The world's trusted guide to sustainable and ethical fashion

The world's trusted guide to sustainable and ethical fashion

24 New Years Resolutions for a Sustainable & Ethical Closet

As 2019 comes to a close, it’s a great time to synthesize what we’ve learned this year about being a sustainable and ethical fashion lover…. and challenge each other to do better in 2020.

So, I’ve pulled together all the knowledge I have about sustainable fashion and organized it into 23 potential New Year’s resolutions that you can tackle. If you’ve wanted to be a better fashion consumer, but didn’t know where to start, this is your big chance.

There a huge amount of information and resources in this article! I would love you to read through it all, but do not try to do it all. (At least all on January 1st.) That’s a recipe for total burnout. Instead, choose one to three of the following resolutions. Then, pretty please tell me in the comments what you’re going to try!

I would love for us to keep each other accountable, swap tips and information, and support each other. It’s definitely not about perfection, but about curiosity, experimentation and exploration.

So, onto an amazing 2020! Here we go….

1. Swear off impulse or emotional buying forever. Much like a shot of liquor or a sleeve of Oreos leaves you feeling awful not long after, so does impulse or emotional shopping. You’ve just spent money you could have used toward a nice dinner or retirement, to buy something that you will donate to Goodwill next year after regretfully staring at it in your closet for 11 months, and all because you were bored, or had a glass of wine and went online, or got in a fight with your friend… No bueno! If you are having trouble with this, then…

2. Buy nothing new. Have you ever brought your unwanted clothing to a thrift shop, only to watch the clerk toss aside almost everything? Eye-opening, isn’t it? So many things that you paid full price for and now, worthless! So challenge yourself to buy nothing new in 2020. Hit up resale sites, local thrift and vintage shops, Salvation Army and Goodwill. Host and attend fashion swaps. Offer to help your friends clean out their closets and then take home stuff they don’t want. As for undies? See what happens when you wear them until they fall apart. (If he is annoyed, then that is his problem.) Or go really bold and…

3. Take a shopping fast. A shopping fast – for one month, a season, a whole year, or for your next vacation – is a great way to clear your mind of all the advertising clutter that has built up over the years. If you find something you really like, or you are thinking of something that you would really like to buy, then write it down on a list. If you still want it after your fast is over, you can get it. But I bet you 90% of the things you write down you will lose your desire for. The side benefit is that if you wait for a while, you’ll likely come across the best, most sustainable and ethical version. I’ve found the universe works in that way. (Especially if you read this blog, heh.) And if you’re doing this, make sure to…

4. Clean up your media consumption. Unsubscribe from all brand newsletters (except your three favorite ethical brands). Unsubscribe from women’s magazines. Unfollow fashion influencers. (Yes, even the ethical ones! They’re also trying to get you to buy every new Everlane drop.) Stop following celebrity news from any source. Avoid the mall like the plague. Quit TV. (Believe me, I haven’t had a TV in eight years and I am way happier for it.) Basically, remove yourself from situations in which you will be shown toxic mass-market fashion and told that you are not beautiful enough, and watch your desire for that type of fashion fall away.


5. Replace digital media with books. Order these and stack them on your nightstand, in order from easiest read to going in deep: 101 Ways to Go Zero Waste by Kathryn Kellogg,  A Life Less Throwaway by Tara Button, The Conscious Closet by Elizabeth Cline, Secondhand by Adam Minter, Fashionopolis by Dana Thomas, Fibershed by Rebecca Burgess, and Empire of Cotton by Sven Beckert.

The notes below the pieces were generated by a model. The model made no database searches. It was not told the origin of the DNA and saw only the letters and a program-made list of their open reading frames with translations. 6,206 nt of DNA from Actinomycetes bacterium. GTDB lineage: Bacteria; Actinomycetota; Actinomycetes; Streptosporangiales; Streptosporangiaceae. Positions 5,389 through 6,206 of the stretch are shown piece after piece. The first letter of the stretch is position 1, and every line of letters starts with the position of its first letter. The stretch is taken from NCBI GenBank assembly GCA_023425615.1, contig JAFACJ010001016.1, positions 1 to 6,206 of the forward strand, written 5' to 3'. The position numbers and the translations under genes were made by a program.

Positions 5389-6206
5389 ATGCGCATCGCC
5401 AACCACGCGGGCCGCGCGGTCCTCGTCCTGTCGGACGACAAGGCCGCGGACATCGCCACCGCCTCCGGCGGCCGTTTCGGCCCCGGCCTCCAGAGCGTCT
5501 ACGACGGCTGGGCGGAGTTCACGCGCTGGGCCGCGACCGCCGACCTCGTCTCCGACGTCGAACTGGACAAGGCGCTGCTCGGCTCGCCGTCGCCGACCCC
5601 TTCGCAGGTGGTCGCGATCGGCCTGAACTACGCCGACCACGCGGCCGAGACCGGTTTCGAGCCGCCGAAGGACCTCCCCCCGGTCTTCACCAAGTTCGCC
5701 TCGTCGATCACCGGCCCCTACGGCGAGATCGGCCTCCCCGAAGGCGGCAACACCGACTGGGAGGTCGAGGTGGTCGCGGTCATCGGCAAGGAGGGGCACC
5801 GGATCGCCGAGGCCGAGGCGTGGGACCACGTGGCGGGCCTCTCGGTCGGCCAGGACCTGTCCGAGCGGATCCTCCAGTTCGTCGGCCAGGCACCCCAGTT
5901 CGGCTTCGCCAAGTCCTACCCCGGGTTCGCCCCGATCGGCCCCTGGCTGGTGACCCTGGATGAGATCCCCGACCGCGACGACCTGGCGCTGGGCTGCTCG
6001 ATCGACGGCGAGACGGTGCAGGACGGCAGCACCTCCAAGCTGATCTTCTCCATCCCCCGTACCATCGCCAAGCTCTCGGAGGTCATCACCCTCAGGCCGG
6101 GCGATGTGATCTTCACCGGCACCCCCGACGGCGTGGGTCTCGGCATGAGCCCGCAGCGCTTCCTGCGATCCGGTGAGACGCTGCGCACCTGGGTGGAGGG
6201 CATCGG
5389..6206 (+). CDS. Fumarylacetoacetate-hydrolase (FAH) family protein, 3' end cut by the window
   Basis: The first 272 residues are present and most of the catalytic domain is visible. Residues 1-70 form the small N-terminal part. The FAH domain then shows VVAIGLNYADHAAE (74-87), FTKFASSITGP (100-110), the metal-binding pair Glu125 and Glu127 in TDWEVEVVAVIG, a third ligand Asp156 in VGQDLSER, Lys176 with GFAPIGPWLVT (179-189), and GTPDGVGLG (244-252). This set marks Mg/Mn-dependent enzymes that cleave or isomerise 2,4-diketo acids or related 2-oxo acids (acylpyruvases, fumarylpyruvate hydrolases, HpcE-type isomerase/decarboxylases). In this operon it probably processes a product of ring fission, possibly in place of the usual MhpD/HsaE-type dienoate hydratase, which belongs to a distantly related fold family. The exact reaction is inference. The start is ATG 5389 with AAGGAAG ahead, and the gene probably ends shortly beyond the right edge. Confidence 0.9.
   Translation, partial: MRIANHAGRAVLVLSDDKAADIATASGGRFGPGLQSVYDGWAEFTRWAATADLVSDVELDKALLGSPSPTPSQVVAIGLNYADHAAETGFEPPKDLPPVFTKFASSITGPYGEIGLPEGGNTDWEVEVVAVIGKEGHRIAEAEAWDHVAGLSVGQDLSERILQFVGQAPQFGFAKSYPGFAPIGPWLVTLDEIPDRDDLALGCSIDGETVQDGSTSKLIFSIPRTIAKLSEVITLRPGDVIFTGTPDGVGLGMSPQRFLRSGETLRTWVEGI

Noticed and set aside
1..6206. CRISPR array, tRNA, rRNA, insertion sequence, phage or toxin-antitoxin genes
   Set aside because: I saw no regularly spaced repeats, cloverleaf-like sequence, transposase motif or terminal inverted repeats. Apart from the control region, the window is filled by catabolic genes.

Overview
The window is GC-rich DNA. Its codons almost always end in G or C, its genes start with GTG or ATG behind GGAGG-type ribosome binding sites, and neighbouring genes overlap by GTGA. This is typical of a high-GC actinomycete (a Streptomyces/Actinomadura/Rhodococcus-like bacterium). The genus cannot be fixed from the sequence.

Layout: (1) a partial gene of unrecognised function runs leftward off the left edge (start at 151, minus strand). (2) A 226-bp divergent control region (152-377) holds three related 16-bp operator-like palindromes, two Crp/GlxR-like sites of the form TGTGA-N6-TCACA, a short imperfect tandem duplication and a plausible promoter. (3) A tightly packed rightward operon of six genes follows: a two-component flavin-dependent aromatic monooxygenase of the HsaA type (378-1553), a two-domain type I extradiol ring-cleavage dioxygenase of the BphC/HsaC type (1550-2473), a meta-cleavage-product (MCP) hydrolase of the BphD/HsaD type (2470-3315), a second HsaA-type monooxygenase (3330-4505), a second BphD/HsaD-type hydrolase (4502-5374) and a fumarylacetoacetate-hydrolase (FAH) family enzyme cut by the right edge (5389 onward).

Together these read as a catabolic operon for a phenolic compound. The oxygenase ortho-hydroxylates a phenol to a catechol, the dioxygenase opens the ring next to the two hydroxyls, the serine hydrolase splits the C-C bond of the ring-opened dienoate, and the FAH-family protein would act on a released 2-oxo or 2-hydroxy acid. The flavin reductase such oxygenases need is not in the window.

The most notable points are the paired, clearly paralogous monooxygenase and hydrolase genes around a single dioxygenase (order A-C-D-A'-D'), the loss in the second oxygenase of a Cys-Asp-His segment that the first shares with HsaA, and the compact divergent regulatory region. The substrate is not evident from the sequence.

6. Cancel your Prime membership. Amazon has horrendous, sweatshop-like conditions at its fulfillment warehouses. Workers frequently collapse from heat, exhaustion and dehydration, and some have even died. It’s a ruthless employer that misclassifies contractual employees so it can deny them benefits and easily fire them with no warning. I know that Amazon makes it so easy to shop, but that is sort of the point here. In order to buy less stupid stuff, you need to introduce friction to your transactions. Delete your credit card information from your Amazon account. And next time you need something, search around for an alternative used item, another website to order from, a brick-and-mortar neighborhood store, or get creative with upcycling, borrowing, or, you know, doing without it. Here’s what happened with a Quartz writer went on an Amazon fast.

7. Save money on fashion the ethical way. If you’re on a tight budget, then there are ways to save money on your wardrobe without being exploitative about it. You can buy secondhand, patronize these affordable yet ethical brands, buy direct-to-consumer, and go through my 6-step process for overhauling your wardrobe, which doesn’t involve spending money until the very last step!

8. Only buy from brands you trust. Don’t ever buy from a brand that you’ve never heard of before or haven’t vetted. Look in our shopping guide or google “EcoCult” and the thing you’re looking for – we might have done a roundup of the best brands. Install the DoneGood browser extension, which makes ethical and sustainable online shopping stupid easy. Or look the brand up on the Good on You app.

9. Host a fashion swap. Your friends all have things they don’t want, but are too lazy to bring to Goodwill. Tempt them with refreshments and invite them to bring it all to your apartment for a fashion swap!

10. Check the label before purchasing. You should absolutely understand what you are buying, because the material will affect its longevity, how you take care of it, how much value you are getting for the price, what it will look and feel like if you are buying it online, what you can do with it when you no longer want it, and its overall sustainability. There are three main types of fibers: 1. Natural (cotton, linen, wool, alpaca, hemp, silk); 2. Synthetic (polyester, nylon, acrylic); and 3. Semi-synthetic (rayon, viscose, fabric made from bamboo, modal, Tencel, lyocellacetate). Learn about them! Get to know them! Then choose your favorites and seek them out.